WASHINGTON (Jan. 27, 2015) – Earlier this month, Soldiers Army-wide were provided with electronic or paper Federal Post Card Applications, known as FPCA.
Remembering to fill out and return the FPCA is especially important if Soldiers and spouses have changed duty stations, said Rachel Gilman, Army voting action officer, Soldiers Program Branch, Adjutant General Directorate, Human Resources Command, Fort Knox, Kentucky.
The FPCA alerts local election officials of the move and is a way for Soldiers to register using an absentee ballot, she said, adding that the form is quick and easy to fill out.
Every odd-numbered year is considered an off-year for voting since it’s not a presidential or mid-term election year. Historically, off-year elections draw fewer voters to the polls.
So with the November elections over, why should Soldiers think about voting now?
This year there are several gubernatorial races, mayoral elections and even some special elections for Congress, Gilman said. At the local level, there are county and city elections involving school boards, city council and planning commission members, county prosecutors, judges and so on, depending on the location.
“Local elections are just as important as major elections,” Gilman said. Soldiers stationed far from home have family members in their hometowns and they themselves may want to someday return there. Elections can impact a lot of important community issues.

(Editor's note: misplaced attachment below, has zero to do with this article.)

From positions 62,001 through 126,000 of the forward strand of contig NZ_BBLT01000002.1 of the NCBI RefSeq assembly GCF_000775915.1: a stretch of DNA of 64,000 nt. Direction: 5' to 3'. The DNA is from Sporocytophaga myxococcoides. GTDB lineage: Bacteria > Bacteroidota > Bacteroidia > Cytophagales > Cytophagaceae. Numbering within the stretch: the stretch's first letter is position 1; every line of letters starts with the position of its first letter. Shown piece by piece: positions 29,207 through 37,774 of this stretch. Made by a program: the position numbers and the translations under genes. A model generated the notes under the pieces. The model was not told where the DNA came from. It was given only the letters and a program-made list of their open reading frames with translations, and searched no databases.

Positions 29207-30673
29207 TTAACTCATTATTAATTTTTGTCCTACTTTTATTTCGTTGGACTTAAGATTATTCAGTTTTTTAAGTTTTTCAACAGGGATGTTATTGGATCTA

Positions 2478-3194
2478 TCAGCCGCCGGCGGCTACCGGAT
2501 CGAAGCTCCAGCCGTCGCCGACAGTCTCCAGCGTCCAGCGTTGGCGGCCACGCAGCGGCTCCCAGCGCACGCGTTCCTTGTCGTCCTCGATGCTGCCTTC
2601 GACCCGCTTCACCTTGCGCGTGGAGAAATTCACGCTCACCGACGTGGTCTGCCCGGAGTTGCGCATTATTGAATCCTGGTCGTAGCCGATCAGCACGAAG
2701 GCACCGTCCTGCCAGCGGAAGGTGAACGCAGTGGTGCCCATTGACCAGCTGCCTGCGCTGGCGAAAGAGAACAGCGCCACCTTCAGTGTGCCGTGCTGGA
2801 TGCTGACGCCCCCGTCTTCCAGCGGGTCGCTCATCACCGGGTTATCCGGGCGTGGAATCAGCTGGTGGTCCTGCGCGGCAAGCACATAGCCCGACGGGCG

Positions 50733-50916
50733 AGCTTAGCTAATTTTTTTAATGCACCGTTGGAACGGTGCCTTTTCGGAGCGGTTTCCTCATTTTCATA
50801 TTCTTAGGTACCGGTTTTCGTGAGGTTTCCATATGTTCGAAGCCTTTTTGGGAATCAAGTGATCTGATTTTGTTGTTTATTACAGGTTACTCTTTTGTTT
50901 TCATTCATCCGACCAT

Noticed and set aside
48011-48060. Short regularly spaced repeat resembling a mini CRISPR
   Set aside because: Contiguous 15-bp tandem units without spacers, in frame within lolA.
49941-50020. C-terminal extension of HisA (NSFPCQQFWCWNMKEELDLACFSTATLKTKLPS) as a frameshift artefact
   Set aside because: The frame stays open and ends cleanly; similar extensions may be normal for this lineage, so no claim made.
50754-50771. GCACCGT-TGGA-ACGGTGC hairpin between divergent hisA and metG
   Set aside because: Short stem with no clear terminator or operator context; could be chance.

The Army knows it’s important that Soldiers be provided voting information, she said, so in addition to alerting Soldiers about the FPCA every January, Soldiers serving overseas are given a second FPCA alert every July, since they will be voting absentee and since many moves typically occur over the summer.
Soldiers who have misplaced their Jan. 15 FPCA notice can get one by visiting https://www.fvap.gov/r3.
Since every state administers its own voter registration differently, Gilman encourages Soldiers to visit the Federal Voting Assistance Program, or FVAP, website at www.fvap.gov. A map for requesting absentee ballots in home states can be found at http://www.fvap.gov/military-voter/registration-ballots. Soldiers can click on their state and territory to get detailed information about registration and elections.
The FVAP site also gives voters the option to electronically request information from local election officials, Gilman said.
“The Army Voting Assistance Program operates year-round, since elections are always happening,” Gilman said.
Around the Army, the FVAP is owned by commanders. “There are unit voting assistance officers who’ve been appointed and trained. They are ready to assist Soldiers and family members,” said Gilman, noting that besides accessing the FVAP website, Soldiers may instead choose to see their unit voting assistance officers.
Gilman said this year’s FVAP slogan, “Be absent, but accounted for!” serves as a reminder that Soldiers can make their voices heard not just in Washington, but in their local communities as well.